A healthy pipeline
Weise says it is very encouraging that there continues to be a very healthy pipeline of opportunity: "You'll see us continue to make announcements on a fairly regular basis."
But he says beyond doing deals, NZGIF is very focused on bringing other capital providers along with it. It aims to work with a broad range of partners, including financial markets and investors, banks, private companies, local government and global green banking networks.
"NZGIF can't do it alone, because the delta is much, much bigger than its own balance sheet," says Weise.
"There are so many ways we can participate with the market.
"It's quite exciting as a practitioner, because it is on you to have that sort of flexibility," he says.
"We would encourage other institutions who see — or want — opportunity, to come and talk to us."
Investments made to date
CentrePort: CentrePort is a transport and property infrastructure firm, built around its core port business on Wellington Harbour. It provides supply chain solutions and expertise including the CentreRail Service with KiwiRail, and a network of inland cargo hubs. CentrePort facilitates international and coastal shipping, the inter-island Cook Strait ferry services, and land and aviation fuel supplies.
CentrePort was NZGIF's first investment, announced in June 2020. The green credit facility of $15m will be used to provide the finance needed to accelerate the deployment of low carbon projects, with the capital ensuring the projects remain a priority and are developed alongside the wider regeneration of the port. NZGIF's lending will be exclusively used to fund low-carbon projects which will reduce CentrePort's overall carbon footprint, such as the introduction of electric vehicles, on-site renewable energy generation and energy efficient upgrades. As well as assisting the port to achieve its climate goals, the investment in electrification, renewables and efficiency will provide an example for other firms in the port sector and beyond.
Carbn Group: Last month, NZGIF made a $5.8m investment in Carbn Group – the parent company of two subsidiaries that have been formed to support the uptake of low emissions vehicles in corporate and government-owned fleets. The Carbn Group addresses knowledge and capability gaps in the market for specialist low emissions vehicle transition, fleet optimisation and financing. Its goal is to accelerate transport emission reductions through the effective and efficient adoption of low emission vehicles.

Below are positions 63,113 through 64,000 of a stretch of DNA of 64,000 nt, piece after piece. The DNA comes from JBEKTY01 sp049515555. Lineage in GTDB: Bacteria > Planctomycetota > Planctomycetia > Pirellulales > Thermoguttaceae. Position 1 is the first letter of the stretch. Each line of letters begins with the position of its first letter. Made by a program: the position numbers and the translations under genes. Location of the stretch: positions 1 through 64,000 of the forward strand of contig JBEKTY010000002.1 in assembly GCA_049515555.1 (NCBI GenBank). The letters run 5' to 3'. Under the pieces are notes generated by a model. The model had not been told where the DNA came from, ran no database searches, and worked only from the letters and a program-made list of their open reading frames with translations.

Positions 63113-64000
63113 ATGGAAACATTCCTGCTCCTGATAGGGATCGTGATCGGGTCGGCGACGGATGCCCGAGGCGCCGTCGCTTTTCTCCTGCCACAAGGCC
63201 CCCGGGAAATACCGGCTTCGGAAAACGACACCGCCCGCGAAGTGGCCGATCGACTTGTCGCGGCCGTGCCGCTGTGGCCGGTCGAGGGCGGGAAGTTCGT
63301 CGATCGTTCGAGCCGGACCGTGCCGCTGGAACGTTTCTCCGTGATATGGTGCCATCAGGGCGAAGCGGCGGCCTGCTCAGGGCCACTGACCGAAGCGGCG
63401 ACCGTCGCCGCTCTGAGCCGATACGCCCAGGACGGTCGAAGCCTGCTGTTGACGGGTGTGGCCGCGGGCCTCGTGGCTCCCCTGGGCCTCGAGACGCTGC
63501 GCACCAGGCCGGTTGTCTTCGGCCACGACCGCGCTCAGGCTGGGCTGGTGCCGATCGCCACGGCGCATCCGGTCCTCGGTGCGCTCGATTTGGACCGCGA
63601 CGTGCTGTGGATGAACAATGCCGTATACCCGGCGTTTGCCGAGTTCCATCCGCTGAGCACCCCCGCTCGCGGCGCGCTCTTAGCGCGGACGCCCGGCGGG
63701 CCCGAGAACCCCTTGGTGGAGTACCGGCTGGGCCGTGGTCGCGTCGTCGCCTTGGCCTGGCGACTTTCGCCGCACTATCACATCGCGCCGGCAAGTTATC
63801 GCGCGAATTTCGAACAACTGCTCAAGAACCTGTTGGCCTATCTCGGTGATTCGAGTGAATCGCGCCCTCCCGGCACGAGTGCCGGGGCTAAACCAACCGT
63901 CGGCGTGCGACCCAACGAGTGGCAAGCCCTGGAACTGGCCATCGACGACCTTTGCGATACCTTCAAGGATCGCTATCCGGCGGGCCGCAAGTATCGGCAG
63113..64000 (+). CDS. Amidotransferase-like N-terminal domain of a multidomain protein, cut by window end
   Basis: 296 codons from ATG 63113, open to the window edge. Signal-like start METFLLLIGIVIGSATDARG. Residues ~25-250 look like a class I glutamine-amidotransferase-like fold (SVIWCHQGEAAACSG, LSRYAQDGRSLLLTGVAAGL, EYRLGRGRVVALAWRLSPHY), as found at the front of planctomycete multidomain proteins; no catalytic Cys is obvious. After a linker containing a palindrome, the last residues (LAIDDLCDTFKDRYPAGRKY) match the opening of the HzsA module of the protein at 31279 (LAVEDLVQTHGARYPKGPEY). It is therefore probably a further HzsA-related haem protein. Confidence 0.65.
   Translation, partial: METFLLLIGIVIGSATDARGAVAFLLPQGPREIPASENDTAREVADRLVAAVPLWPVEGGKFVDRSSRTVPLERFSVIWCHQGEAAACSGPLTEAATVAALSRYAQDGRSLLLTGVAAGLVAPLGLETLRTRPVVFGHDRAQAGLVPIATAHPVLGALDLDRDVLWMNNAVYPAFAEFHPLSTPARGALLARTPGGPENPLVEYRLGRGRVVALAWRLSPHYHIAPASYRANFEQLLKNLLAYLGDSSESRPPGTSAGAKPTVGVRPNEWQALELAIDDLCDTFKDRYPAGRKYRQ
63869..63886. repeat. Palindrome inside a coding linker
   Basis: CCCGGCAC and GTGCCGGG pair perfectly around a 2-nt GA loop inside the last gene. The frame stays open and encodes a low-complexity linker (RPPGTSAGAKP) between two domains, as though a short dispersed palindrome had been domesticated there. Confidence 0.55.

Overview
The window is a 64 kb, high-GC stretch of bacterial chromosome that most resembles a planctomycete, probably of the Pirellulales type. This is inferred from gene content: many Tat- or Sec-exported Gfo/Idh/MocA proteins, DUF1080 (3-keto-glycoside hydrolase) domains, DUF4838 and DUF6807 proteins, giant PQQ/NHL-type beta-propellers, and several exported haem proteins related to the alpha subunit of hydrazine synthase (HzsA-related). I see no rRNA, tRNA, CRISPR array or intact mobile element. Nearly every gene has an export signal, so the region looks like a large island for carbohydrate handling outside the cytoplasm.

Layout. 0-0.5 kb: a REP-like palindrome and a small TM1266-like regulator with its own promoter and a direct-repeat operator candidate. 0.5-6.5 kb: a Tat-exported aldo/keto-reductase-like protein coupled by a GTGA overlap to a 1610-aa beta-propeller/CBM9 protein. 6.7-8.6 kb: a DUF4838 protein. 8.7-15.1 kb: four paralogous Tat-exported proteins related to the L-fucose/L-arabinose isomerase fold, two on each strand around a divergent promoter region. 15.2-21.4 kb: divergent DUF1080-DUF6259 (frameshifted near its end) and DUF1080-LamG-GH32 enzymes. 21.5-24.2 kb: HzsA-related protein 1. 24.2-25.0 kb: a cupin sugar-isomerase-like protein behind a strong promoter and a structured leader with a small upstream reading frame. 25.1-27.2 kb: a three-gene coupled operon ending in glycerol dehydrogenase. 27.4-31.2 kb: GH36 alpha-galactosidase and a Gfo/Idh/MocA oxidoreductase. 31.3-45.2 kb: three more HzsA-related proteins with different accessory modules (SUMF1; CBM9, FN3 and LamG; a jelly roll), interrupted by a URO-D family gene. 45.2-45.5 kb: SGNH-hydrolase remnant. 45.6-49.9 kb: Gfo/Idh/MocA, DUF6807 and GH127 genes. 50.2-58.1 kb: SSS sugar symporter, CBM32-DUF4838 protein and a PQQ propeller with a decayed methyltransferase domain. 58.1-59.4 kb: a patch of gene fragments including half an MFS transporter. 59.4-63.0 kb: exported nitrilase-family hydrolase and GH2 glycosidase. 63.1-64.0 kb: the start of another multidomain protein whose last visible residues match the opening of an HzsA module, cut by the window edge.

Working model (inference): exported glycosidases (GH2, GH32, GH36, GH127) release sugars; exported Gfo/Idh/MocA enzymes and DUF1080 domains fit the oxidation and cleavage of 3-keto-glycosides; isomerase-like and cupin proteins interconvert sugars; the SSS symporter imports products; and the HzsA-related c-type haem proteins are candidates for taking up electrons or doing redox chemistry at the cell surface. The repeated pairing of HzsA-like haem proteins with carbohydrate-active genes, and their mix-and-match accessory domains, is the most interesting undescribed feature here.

In New Zealand, the transport sector accounts for around 19 per cent of GHG emissions. Transport is New Zealand's fastest growing emissions sector and emissions have risen by more than 70 per cent since 1990. However, momentum is building for low emissions transport technology adoption.
Carbn's services reduce the overall cost of a fleet and ensure continuous reduction of fleet carbon emissions by reviewing a company's vehicle types and usage patterns to assist them to transition to a low emissions fleet. This aligns with NZGIF's purpose and New Zealand's wider aspiration to reduce vehicle emissions.
Thinxtra: In August, NZGIF announced a strategic equity investment in Thinxtra, an Internet of Things (IoT) network and service provider operating an established network across New Zealand, Australia and Hong Kong. Its investment formed part of the company's latest funding round alongside other investors.
Thinxtra's technology supports firms to improve efficiency and asset utilisation, with clear carbon benefits. It has built, owns and supports the 0G Network, powered by Sigfox technology, which is low-cost, resilient and capable of supporting high volumes of connected devices, using very little energy to run. These devices allow companies to, for example, use less power, travel less and save carbon.
One example NZGIF gives of how the technology could be applied is the NZ predator free programme. Pest traps could be remotely monitored, meaning traditional scheduled checks in remote areas can be made more efficient by a smart trap triggering a check only when a predator has been captured. The same OG Network can be used to provide better insights into assets in the area, geolocation and safety of people (rangers and volunteers) and the overall health of the environment.
NZGIF says IoT provides a significant opportunity to reduce carbon emissions, and its investment in Thinxtra will help support a dynamic market leader to accelerate the deployment of its technology in New Zealand and enable firms to reduce their emissions as well as save money.
Helping to overcome obstacles
New Zealand's transition to a lower-emissions economy requires a major reorientation of public and private investment away from emission-intensive activities to those that support and catalyse low emissions energy, transport, building, land use and other activities.
There are economic benefits to be captured from the transition to a lower-carbon economy, including resilience, new and growing employment opportunities, and business competitiveness benefits from reduced operating costs.
Some of the obstacles in the New Zealand market that NZGIF aims to overcome include:
● The market is small and characterised by low transaction volumes, relatively small transaction sizes and high transaction costs.
● Private investors can be constrained by mandate restrictions.
● Companies may fail to prioritise lower emissions investment in capital planning or may lack capability to identify commercially viable projects and investment.
● The investor market lacks the products, programmes and platforms to facilitate direct investment in low carbon activities.
● Innovative companies can lack access to capital.
● Low emissions investment can result in longer payback periods than investors want.